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amendment American Revolution ancestors appointed army avenue battle beautiful Board of Management Boston British called Captain Carolina Chapter Regents Church circular collateral Colonel Colonies command committee Conkling Connecticut Constitution Continental Congress Corresponding Secretary County Chapter Daugh Daughters descendants District of Columbia elected Elias Boudinot eligibility clause Ellen Hardin Walworth England father Georgia Governor Hamilton heart heroes Hill Historian honor Honorary Regent Indians interest Jaehne John ladies land letter Liberty Bell lineal descent loyalty married Mary Maryland meeting membership memory Mercy Warren Miss Desha mother Motion carried National Board National Society October officers organization patriot Pennsylvania present President Recording Secretary Registrar representing Revolutionary Rhode Island Roscoe Conkling Schuyler Hamilton sent soldier Sons South South Carolina spirit street tion Tory town Treasurer troops Vice-President-General Vice-Regent Virginia vote Walworth West William woman women York young
Page 396 - To annul this privilege, and instead of an aristocracy of wealth, of more harm and. danger, than benefit, to society, to make an opening for the aristocracy of virtue and talent, which nature has wisely provided for the direction of the interests of society, and scattered with equal hand through all its conditions, was deemed essential to a wellordered republic.
Page 85 - Any woman may be eligible for membership who is of the age of eighteen years, and who is descended from an ancestor who, "with unfailing loyalty, rendered material aid to the cause of independence as a recognized patriot, as soldier or sailor, or as a civil officer in one of the several Colonies or States, or of the United Colonies or States," provided that the applicant shall be acceptable to the Society.
Page 413 - Any woman is eligible for membership in the National Society of the Daughters of the American Revolution who is not less than eighteen years of age, and who is descended from a man or woman who, with unfailing loyalty...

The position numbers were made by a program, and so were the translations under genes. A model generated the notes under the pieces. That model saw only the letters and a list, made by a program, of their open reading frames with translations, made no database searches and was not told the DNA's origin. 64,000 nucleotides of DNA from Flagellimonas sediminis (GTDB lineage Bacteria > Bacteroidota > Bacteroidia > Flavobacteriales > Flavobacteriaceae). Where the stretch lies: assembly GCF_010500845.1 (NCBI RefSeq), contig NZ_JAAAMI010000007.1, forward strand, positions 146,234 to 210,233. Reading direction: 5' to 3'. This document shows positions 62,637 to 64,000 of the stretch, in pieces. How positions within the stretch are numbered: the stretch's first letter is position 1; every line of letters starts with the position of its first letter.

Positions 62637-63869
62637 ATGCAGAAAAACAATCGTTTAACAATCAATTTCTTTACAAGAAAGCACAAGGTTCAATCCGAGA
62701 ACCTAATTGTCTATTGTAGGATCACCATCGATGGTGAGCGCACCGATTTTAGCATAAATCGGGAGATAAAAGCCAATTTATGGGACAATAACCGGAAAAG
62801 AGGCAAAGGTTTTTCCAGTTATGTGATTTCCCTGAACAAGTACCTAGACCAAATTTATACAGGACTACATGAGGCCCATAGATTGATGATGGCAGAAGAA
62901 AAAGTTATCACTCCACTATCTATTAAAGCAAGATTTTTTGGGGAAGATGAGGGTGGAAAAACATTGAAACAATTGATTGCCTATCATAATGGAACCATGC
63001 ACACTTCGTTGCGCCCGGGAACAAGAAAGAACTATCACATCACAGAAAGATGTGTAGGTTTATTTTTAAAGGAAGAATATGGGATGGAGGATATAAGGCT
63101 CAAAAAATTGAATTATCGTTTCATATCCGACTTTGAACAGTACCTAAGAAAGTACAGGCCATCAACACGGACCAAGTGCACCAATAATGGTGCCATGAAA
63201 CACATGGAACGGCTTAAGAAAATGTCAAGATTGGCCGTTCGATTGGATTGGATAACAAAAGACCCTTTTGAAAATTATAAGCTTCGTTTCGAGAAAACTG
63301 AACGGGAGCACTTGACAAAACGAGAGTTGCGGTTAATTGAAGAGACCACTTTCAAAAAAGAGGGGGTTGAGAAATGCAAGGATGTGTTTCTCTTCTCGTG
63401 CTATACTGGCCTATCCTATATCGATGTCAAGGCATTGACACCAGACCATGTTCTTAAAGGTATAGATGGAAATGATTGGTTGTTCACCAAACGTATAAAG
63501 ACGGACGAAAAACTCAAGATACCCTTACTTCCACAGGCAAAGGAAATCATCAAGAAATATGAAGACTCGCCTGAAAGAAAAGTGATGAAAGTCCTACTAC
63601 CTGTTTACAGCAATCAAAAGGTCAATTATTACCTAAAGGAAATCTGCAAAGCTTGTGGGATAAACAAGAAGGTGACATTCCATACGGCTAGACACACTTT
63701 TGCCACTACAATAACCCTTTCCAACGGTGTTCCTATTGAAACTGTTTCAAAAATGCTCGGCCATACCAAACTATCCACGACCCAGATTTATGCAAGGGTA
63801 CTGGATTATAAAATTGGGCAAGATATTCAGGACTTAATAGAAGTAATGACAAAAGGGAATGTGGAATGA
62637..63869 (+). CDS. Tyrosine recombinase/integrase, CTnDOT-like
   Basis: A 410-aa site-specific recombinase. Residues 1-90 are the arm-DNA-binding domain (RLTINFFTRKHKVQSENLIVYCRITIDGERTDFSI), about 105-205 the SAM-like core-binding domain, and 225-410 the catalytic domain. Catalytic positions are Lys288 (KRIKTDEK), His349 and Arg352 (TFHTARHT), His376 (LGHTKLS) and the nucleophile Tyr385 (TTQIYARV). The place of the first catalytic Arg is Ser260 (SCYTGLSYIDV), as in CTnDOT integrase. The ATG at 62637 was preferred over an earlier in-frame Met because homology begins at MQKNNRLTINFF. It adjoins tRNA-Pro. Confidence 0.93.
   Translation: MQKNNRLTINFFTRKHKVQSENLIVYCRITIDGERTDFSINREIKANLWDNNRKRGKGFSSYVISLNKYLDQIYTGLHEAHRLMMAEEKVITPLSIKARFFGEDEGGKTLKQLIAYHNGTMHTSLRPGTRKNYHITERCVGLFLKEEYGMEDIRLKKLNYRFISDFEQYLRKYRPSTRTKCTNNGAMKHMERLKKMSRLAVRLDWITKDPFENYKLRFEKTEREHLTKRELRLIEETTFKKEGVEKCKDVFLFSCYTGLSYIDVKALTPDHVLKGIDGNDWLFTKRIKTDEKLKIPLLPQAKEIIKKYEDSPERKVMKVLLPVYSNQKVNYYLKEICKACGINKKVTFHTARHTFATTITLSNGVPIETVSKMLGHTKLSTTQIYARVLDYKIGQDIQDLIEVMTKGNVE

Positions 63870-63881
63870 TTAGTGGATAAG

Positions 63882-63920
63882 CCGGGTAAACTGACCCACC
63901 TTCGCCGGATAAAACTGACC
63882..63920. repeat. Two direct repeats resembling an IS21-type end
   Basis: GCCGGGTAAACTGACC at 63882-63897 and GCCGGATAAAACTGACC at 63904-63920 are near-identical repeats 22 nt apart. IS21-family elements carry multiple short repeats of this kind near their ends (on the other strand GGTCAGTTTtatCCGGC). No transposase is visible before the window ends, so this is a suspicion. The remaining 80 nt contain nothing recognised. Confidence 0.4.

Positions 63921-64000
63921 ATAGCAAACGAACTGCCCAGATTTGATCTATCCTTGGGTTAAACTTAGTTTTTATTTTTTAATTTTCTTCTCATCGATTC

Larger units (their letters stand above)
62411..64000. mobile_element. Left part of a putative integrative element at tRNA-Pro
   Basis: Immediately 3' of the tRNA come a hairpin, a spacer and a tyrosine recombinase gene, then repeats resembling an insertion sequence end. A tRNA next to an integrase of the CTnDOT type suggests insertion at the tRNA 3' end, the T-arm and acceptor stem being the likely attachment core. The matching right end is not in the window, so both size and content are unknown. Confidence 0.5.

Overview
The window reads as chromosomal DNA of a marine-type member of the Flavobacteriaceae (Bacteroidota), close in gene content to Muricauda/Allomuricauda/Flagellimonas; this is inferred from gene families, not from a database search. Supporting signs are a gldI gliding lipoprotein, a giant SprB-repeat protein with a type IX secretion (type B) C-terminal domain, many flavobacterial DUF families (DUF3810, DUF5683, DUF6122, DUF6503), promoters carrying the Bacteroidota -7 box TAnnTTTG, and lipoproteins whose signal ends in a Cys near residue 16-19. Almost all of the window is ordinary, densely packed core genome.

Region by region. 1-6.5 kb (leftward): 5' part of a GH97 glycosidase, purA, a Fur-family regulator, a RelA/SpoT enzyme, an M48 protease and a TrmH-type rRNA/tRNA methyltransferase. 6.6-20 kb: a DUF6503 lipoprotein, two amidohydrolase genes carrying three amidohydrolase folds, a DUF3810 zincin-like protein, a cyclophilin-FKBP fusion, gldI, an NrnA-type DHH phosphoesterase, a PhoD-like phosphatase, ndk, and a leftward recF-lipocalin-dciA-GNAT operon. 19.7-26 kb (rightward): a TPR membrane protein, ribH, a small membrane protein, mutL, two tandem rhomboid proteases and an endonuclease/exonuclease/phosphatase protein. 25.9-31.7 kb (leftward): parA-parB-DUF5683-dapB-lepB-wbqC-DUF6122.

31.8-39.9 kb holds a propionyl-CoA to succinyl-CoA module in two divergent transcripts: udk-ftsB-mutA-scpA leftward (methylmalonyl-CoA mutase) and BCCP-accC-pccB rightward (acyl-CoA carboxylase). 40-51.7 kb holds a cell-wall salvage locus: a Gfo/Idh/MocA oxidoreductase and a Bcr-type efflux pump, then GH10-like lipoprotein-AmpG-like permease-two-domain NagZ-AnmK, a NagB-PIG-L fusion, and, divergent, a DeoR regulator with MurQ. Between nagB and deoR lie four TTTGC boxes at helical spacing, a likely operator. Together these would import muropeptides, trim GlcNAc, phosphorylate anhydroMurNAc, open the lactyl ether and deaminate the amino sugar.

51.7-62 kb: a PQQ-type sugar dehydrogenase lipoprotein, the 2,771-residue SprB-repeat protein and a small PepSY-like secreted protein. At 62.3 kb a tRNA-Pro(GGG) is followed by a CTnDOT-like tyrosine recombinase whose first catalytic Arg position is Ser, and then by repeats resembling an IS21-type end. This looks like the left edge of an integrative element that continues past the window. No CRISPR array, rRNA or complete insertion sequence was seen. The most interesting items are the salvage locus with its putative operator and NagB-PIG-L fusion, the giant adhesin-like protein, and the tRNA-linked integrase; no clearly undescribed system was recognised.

Page 6 - HE that hath wife and children hath given hostages to fortune ; for they are impediments to great enterprises, either of virtue or mischief. Certainly the best works, and of greatest merit for the public, have proceeded from the unmarried or childless men ; which both in affection and means have married and endowed the public.
Page 399 - Nothing is more certainly written in the book of fate, than that these people are to be free; nor is it less certain that the two races, equally free, cannot live in the same government.
Page 100 - Revolution, for patriotic, historical, and educational purposes; to perpetuate the memory and spirit of the men and women who achieved American Independence; by the acquisition and protection of historical spots and the erection of monuments; by the encouragement of historical research in relation to the Revolution and the publication of its results; by the preservation of documents and relics, and of the records of the individual services of Revolutionary soldiers and patriots, and by the promotion...
Page 397 - I thank God, there are no free schools nor printing, and I hope we shall not have these hundred years. For learning has brought disobedience and heresy, and sects into the world, and printing has divulged them, and libels against the best government. God keep us from both"!
Page 407 - ... an interest in that course. Few words will be necessary, with good dispositions on your part. Adore God. Reverence and cherish your parents. Love your neighbor as yourself, and your country more than yourself . Be just. Be true. Murmur not at the ways, of Providence. So shall the life into which you have entered, be the portal to one of eternal and ineffable bliss. And if to the dead it is permitted to care for the things of this world, every action of your life will be under my regard. Farewell.
Page 162 - Think of him as you stand By the old church to-day ; — think of him and that band Of militant ploughboys ! See the smoke and the heat Of that reckless advance, — of that straggling retreat ! Keep the ghost of that wife, foully slain, in your view, — > And what could you, what should you, what would you do?.
Page 407 - This letter will, to you, be as one from the dead. The writer will be in the grave before you can weigh its counsels. Your affectionate and excellent father has requested that I would address to you something which might possibly have a favorable influence on the course of life you have to run ; and I too, as a namesake, feel an interest in that course. Few words will be necessary, with good dispositions on your part.